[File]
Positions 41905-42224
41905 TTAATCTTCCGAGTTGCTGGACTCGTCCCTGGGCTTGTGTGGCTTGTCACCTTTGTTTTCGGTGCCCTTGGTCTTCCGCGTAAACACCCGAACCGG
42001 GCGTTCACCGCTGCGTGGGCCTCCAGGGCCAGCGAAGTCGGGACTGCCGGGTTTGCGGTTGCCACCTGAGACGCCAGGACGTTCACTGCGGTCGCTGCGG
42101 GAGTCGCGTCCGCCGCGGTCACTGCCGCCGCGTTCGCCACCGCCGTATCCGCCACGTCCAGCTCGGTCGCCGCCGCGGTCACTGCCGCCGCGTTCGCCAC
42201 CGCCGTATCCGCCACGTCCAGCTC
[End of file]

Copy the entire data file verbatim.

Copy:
Positions 41905-42224
41905 TTAATCTTCCGAGTTGCTGGACTCGTCCCTGGGCTTGTGTGGCTTGTCACCTTTGTTTTCGGTGCCCTTGGTCTTCCGCGTAAACACCCGAACCGG
42001 GCGTTCACCGCTGCGTGGGCCTCCAGGGCCAGCGAAGTCGGGACTGCCGGGTTTGCGGTTGCCACCTGAGACGCCAGGACGTTCACTGCGGTCGCTGCGG
42101 GAGTCGCGTCCGCCGCGGTCACTGCCGCCGCGTTCGCCACCGCCGTATCCGCCACGTCCAGCTCGGTCGCCGCCGCGGTCACTGCCGCCGCGTTCGCCAC
42201 CGCCGTATCCGCCACGTCCAGCTC